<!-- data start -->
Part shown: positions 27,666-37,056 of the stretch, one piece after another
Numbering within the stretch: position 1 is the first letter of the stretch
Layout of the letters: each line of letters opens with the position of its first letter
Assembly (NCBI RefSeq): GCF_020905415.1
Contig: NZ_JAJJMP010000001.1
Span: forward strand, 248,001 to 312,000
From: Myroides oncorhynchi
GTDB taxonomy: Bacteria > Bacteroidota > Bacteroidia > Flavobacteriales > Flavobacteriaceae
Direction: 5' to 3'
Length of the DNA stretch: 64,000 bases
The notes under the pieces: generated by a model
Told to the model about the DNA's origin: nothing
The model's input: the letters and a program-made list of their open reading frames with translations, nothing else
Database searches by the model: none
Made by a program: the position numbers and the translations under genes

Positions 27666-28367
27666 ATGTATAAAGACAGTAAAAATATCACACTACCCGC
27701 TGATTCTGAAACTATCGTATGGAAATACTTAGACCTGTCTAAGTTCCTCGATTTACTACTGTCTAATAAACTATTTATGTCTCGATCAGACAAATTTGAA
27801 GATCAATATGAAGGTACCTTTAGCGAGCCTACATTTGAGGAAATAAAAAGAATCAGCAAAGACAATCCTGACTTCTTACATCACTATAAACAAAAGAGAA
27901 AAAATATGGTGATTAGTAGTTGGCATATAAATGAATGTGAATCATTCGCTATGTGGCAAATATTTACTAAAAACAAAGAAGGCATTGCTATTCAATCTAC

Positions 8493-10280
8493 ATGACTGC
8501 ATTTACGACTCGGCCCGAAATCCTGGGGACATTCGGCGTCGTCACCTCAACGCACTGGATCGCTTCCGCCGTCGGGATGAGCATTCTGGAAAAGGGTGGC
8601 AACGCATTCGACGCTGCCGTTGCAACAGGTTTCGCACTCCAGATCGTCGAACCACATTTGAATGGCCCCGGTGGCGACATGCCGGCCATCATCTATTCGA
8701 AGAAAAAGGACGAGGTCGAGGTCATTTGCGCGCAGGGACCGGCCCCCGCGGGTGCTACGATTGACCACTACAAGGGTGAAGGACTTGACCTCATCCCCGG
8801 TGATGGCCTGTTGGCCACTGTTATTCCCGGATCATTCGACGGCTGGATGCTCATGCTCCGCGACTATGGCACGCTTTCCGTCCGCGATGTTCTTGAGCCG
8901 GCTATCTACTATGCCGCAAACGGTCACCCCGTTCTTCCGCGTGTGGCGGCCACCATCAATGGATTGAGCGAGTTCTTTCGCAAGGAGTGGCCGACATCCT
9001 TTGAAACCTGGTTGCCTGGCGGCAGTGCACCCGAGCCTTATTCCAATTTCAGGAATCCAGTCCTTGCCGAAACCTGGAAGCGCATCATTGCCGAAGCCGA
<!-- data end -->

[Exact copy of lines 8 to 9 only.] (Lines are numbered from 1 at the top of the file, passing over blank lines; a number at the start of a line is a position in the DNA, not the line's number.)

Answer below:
GTDB taxonomy: Bacteria > Bacteroidota > Bacteroidia > Flavobacteriales > Flavobacteriaceae
Direction: 5' to 3'